Construction work outside the hotel kept me awake a good part of the night, the hammering and booming sheets of tin echoing like gunshots and bomb blasts. I moved therefore to a different room in the hotel, and curled up under a dusty blanket, read books for the most of the morning.
The Dunya Internet Cafe costs a steep 80 afg which is more than a dollar and a half an hour. It's hard to get anything done in only an hour and it's twice as difficult to concentrate with that silly background running program that pops up a stripper every now and again in the right bottom corner of the screen. To download my journal from my Palm, I pop the SD flash card into an external USB reader and connect it to the desktop. But my card reader had malfunctioned and I had to borrow one from the staff. It seems the more stuff you have the more things go wrong.
In the evening I joined Rafi and his two brothers at their antique shop. Rafi had travelled to the dusty Balkh town of Shibarghan, known for its delicious grapes. He spent $2000 on antiques to stock his shop of which included an ancient agate stamp carved with the likeness of a scorpion, a bronze arrowhead, and an old Russian tea pot. We shared a meal of tender juicy lamb, simmered in an onion gravy. I learned the expression "Finger lickin' good" has a local Turkmen equivalent that roughly translates to "So good you will eat your finger."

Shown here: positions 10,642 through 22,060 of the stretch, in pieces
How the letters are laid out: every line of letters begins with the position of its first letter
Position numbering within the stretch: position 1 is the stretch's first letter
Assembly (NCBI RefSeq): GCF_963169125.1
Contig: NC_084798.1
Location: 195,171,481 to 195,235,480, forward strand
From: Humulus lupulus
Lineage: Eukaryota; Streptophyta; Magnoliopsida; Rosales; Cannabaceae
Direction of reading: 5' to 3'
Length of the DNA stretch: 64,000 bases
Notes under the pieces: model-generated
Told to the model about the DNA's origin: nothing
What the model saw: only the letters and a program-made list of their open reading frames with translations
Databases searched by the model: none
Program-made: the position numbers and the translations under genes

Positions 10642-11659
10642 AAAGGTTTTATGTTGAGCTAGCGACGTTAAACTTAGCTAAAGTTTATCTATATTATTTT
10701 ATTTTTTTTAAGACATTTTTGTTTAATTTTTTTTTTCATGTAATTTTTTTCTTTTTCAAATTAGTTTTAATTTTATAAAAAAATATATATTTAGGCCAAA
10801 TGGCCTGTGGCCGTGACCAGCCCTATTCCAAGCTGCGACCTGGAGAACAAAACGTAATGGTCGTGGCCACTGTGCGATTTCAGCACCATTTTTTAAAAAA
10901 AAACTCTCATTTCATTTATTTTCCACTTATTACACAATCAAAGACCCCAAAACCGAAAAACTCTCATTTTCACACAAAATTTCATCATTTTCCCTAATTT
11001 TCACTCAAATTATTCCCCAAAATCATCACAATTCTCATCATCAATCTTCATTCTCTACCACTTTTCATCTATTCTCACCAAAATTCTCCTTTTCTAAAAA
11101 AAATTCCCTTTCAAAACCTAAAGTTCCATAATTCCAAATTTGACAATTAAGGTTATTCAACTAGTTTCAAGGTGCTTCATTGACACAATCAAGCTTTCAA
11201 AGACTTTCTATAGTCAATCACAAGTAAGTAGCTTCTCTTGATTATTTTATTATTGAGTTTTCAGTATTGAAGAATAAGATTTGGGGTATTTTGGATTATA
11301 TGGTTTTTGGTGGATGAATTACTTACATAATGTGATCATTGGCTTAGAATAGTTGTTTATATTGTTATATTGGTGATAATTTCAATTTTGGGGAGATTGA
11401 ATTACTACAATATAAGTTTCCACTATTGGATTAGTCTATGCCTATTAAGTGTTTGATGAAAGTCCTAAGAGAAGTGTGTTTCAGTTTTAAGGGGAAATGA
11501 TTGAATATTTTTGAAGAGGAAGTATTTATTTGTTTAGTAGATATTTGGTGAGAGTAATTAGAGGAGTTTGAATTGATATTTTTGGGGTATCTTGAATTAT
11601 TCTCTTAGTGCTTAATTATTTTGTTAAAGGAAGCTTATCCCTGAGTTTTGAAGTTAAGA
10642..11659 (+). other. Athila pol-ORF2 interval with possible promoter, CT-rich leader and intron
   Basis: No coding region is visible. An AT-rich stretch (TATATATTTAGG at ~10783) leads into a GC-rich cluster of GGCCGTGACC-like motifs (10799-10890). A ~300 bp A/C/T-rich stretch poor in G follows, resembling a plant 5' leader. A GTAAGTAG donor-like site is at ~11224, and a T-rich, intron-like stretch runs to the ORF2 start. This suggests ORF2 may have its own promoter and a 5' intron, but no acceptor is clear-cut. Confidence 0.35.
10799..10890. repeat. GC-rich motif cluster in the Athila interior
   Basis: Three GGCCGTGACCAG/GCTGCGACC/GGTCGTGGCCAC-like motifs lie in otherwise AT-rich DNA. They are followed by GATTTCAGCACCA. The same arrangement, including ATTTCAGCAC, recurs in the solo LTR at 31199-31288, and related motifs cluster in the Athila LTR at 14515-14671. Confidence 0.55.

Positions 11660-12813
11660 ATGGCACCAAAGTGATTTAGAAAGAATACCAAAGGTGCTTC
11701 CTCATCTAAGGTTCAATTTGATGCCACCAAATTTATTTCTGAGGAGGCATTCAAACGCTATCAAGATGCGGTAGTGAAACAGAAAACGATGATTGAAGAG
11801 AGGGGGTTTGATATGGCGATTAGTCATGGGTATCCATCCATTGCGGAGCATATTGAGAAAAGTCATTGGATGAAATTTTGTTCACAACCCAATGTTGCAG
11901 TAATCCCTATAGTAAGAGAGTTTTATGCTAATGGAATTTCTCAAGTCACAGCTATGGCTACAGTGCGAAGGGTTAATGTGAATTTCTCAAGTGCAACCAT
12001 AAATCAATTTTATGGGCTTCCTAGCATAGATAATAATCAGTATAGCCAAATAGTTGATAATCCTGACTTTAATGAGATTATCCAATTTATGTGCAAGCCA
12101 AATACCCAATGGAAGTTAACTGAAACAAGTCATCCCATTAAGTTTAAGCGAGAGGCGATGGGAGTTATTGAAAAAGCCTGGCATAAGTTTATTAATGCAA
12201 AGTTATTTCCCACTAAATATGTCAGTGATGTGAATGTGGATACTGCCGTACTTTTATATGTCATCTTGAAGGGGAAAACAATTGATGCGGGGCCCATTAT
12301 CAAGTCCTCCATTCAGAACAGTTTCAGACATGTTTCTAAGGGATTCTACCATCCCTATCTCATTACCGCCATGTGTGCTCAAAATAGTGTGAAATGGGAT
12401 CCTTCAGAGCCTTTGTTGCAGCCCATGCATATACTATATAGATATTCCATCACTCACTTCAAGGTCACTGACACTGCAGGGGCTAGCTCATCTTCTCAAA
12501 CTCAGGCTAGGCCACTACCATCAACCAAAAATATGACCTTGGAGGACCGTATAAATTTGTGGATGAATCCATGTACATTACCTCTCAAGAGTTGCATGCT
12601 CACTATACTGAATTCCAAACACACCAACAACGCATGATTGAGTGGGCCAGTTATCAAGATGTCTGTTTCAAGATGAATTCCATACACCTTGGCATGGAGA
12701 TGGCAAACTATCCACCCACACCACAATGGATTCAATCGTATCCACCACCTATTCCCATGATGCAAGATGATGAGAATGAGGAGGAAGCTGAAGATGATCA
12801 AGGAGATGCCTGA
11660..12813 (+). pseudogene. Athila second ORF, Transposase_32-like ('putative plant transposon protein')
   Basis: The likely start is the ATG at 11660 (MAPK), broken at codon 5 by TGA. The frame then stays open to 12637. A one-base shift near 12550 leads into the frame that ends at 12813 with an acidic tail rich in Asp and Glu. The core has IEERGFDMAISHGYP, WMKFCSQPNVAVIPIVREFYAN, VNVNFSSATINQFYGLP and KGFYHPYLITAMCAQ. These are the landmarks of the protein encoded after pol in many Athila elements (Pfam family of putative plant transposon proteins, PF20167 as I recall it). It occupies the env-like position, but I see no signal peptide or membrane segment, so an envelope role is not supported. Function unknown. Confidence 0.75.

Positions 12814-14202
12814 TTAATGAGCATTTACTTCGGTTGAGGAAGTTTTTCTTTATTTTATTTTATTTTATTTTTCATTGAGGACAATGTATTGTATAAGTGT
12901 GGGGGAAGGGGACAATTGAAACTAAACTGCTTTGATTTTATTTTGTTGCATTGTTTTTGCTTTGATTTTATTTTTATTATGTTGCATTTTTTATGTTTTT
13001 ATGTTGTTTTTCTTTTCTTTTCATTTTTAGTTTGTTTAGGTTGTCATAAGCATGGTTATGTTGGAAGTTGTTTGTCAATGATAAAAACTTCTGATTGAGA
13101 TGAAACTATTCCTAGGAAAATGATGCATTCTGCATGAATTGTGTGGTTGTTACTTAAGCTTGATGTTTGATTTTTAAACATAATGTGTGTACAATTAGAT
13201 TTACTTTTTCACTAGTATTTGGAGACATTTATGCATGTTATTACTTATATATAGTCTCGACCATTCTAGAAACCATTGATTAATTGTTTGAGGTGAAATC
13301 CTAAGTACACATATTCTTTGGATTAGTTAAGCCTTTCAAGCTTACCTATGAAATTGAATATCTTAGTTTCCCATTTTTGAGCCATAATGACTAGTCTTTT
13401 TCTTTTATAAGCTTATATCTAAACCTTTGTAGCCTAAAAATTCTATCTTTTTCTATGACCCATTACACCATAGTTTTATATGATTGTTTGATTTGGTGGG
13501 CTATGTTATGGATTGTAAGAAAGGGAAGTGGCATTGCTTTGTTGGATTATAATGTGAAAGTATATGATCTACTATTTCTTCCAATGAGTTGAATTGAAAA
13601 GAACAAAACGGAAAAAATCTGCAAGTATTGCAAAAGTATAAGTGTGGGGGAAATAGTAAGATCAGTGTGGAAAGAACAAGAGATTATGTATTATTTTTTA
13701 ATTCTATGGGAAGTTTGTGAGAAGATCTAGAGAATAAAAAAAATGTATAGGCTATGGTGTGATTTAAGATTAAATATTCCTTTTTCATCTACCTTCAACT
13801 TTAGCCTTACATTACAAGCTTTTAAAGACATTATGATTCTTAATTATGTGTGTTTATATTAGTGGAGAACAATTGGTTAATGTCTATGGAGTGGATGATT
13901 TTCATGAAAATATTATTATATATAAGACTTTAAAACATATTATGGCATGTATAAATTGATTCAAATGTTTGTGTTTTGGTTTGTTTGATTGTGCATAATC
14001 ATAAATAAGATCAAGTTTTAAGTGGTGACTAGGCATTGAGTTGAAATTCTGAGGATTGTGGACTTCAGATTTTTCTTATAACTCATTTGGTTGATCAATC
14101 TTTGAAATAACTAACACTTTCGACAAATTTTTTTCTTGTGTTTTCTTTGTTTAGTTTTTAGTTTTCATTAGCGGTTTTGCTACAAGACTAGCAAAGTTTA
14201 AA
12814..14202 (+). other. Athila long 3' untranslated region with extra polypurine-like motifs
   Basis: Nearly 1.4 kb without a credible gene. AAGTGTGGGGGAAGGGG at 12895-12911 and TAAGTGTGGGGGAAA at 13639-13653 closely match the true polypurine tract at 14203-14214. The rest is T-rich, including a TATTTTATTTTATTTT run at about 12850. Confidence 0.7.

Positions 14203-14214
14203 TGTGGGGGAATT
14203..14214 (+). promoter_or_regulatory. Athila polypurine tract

The boys outside my hotel make a delicious fruit shake thick enough to eat with a spoon. Its main ingredients are over-ripe bananas, sugar, cream, almonds, and dates, topped with a generous drizzle of condensed milk.
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